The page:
"Mindfulness and Meditation allow us to open our hearts, relax our bodies, and clear our minds enough to experience the vast, mysterious, sacred reality of life directly. With Practice we come to know for ourselves that eternity is available in each moment.

Your MMM Courtesy Wake Up Call:
Musings on Life and Practice
by a Longtime Student of Meditation

Thursday, October 24, 2013

Mirror, Mirror on the Wall

"The highest form of human intelligence is to
observe oneself without judgment."
Jiddu Krishnamurti

“The most fundamental aggression to ourselves, the most fundamental harm we can do to ourselves, is to remain ignorant by not having the courage and the respect
 to look at ourselves honestly and gently.”
Pema Chödrön, When Things Fall Apart: Heart Advice for Difficult Times

Sometimes a mirror is worth a thousand words.

Although at one point back in the 1970's I actually practiced Mirror Gazing as a way to explore aspects of my subconscious, these days I don't spend much time in front on a mirror.  Being retired now,  I don't have to appear with the proper clothes and haircut at the proper time each day. Sporting little hair on the top of my head, I usually feel that the washcloth is a good enough brush--and Betsy is generally quite expressive at the points at which I cross the line between kempt and un, and will periodically come at my beard and mustache with a scissors and great zeal. 

These days, Sitting Practice is my primary mirror.  Taking the time to gaze steadily and kindly at the flowing river of Mind as it merrily rolls along is increasingly interesting at this stage of the journey.  In fact, inspired by one of the MMM regulars, Stephanie, and her account of establishing an evening practice for the past couple of weeks, I added a third period of formal meditation yesterday before bed for the first time in quite awhile.  It was grand.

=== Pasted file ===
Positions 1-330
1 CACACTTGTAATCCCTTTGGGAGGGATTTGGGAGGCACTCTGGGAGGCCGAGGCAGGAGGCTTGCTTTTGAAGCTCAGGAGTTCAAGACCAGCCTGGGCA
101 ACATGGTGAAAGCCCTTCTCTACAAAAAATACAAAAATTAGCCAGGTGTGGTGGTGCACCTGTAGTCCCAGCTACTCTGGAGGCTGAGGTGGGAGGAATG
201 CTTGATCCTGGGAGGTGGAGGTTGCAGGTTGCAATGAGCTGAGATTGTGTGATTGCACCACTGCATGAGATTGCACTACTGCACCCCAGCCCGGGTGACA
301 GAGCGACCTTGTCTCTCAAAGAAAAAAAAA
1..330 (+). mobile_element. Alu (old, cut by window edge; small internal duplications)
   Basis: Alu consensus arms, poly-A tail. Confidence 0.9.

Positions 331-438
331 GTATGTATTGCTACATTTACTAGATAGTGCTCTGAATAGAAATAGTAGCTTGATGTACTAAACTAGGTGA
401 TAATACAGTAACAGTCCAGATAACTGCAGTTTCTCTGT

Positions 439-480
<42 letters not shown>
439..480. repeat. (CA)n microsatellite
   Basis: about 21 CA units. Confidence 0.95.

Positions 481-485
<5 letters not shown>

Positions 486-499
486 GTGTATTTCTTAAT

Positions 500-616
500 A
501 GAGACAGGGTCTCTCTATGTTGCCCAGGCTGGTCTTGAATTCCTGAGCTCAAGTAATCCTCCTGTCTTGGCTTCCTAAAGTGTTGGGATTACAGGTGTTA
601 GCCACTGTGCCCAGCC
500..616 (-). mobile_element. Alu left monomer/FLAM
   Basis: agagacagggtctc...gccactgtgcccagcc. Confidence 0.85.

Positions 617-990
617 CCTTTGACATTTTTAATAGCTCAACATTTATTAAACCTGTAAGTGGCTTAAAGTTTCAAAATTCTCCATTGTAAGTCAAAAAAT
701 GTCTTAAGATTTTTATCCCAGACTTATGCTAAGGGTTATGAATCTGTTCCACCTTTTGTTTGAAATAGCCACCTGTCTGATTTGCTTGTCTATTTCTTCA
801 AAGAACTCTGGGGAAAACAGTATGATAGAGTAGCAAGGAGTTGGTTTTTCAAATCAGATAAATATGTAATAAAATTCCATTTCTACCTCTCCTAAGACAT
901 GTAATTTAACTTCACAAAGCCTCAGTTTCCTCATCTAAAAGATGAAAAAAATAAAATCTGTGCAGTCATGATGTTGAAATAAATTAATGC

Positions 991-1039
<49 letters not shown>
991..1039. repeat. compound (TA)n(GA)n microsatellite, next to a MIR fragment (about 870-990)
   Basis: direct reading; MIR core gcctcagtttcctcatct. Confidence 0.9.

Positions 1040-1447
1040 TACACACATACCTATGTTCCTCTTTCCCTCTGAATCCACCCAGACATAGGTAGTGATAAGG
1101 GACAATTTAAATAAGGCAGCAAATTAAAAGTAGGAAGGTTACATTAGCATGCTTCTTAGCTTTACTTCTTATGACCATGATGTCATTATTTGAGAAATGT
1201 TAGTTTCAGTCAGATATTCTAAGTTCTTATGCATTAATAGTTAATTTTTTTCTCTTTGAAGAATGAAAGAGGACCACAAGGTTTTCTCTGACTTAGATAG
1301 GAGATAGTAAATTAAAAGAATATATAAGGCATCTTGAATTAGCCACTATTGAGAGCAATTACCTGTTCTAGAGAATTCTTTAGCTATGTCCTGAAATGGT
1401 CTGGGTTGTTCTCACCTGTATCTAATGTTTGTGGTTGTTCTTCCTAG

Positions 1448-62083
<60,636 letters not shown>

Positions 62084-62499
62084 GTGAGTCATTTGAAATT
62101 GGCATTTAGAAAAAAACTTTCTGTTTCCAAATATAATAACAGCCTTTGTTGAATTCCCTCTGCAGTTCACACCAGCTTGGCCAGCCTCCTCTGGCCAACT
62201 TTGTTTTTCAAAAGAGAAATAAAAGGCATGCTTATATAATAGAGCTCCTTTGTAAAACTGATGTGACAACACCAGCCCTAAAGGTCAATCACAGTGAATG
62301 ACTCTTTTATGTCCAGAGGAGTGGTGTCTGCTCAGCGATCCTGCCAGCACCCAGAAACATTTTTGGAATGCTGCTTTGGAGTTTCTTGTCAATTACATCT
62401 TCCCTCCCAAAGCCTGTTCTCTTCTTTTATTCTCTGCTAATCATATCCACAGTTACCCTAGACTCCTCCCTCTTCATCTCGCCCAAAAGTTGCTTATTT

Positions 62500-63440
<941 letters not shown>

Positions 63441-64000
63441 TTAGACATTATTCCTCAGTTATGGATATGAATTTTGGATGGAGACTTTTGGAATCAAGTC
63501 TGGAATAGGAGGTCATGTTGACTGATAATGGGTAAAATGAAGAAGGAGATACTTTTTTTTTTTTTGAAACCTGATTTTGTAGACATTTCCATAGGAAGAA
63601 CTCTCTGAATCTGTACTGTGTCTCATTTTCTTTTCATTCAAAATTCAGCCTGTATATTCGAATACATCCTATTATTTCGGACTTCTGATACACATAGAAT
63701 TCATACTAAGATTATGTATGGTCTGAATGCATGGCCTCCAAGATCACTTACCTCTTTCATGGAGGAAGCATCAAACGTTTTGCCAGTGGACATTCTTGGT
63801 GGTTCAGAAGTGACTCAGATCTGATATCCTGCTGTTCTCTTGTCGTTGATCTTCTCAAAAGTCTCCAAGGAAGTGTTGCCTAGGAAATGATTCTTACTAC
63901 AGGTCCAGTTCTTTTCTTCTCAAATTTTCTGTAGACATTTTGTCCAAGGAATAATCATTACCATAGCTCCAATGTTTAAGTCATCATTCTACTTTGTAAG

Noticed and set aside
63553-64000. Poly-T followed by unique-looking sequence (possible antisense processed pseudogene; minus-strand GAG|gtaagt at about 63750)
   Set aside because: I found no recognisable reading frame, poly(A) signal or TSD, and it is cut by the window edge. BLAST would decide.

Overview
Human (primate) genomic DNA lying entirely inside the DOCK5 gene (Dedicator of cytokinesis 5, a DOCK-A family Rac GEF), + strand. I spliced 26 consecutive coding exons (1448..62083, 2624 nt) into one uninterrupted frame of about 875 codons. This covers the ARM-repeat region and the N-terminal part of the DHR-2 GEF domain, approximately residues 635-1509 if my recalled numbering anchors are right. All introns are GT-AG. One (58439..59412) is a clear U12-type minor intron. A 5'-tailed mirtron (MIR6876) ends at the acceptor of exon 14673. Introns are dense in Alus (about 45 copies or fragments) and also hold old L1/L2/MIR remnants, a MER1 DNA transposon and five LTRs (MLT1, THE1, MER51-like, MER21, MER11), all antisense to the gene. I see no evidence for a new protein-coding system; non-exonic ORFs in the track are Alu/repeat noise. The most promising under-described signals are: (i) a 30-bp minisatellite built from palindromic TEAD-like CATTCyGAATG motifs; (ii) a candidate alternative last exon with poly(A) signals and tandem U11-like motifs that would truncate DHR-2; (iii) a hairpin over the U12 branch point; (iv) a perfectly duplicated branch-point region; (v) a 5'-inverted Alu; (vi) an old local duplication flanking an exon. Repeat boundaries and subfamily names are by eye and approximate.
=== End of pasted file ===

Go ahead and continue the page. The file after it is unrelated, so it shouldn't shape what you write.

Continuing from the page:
As the Practice deepens, it seems that even the more gnarly emotional whirlpools that swirl through don't seem to rock the boat all that much.

Friday, October 18, 2013

Opening the Hand of Thought

(This is the post I began last week but had to let go of.  Thanks so much to all of you who extended your kind words and support these past weeks.  It has meant a lot to me---Lance)

"To study the buddha way is to study the self. To study the self is to forget the self. To forget the self is to be actualized by myriad things. When actualized by myriad things, your body and mind as well as the bodies and minds of others drop away."
                                                         --Eihei Dogen, from Genjokoan

 "If we open the hand of thought that grasps "this person" (that is, our self) as the center of the world, then our lives broaden and our hearts open to all beings."
Shohaku Okumura, Realizing Genjokoan: The Key to Dogen's Shobogenzo

Eihei Dogen (1200-1253)